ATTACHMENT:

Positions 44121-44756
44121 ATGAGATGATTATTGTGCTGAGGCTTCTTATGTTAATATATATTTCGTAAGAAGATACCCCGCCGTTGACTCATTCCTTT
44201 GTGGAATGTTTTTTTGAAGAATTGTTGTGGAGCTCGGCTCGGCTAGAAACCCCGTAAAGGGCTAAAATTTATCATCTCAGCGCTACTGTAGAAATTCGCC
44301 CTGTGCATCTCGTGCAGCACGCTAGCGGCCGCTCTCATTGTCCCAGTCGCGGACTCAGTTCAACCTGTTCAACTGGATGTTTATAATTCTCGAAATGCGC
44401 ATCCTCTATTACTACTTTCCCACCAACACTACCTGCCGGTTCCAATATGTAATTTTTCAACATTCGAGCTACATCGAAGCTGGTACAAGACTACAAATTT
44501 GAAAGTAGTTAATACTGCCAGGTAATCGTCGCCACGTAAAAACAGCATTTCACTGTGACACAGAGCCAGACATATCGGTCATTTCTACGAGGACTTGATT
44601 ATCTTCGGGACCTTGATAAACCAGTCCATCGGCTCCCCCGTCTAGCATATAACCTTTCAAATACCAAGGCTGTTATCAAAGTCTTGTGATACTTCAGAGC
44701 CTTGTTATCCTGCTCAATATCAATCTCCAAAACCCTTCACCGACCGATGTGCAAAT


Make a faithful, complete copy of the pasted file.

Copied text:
Positions 44121-44756
44121 ATGAGATGATTATTGTGCTGAGGCTTCTTATGTTAATATATATTTCGTAAGAAGATACCCCGCCGTTGACTCATTCCTTT
44201 GTGGAATGTTTTTTTGAAGAATTGTTGTGGAGCTCGGCTCGGCTAGAAACCCCGTAAAGGGCTAAAATTTATCATCTCAGCGCTACTGTAGAAATTCGCC
44301 CTGTGCATCTCGTGCAGCACGCTAGCGGCCGCTCTCATTGTCCCAGTCGCGGACTCAGTTCAACCTGTTCAACTGGATGTTTATAATTCTCGAAATGCGC
44401 ATCCTCTATTACTACTTTCCCACCAACACTACCTGCCGGTTCCAATATGTAATTTTTCAACATTCGAGCTACATCGAAGCTGGTACAAGACTACAAATTT
44501 GAAAGTAGTTAATACTGCCAGGTAATCGTCGCCACGTAAAAACAGCATTTCACTGTGACACAGAGCCAGACATATCGGTCATTTCTACGAGGACTTGATT
44601 ATCTTCGGGACCTTGATAAACCAGTCCATCGGCTCCCCCGTCTAGCATATAACCTTTCAAATACCAAGGCTGTTATCAAAGTCTTGTGATACTTCAGAGC
44701 CTTGTTATCCTGCTCAATATCAATCTCCAAAACCCTTCACCGACCGATGTGCAAAT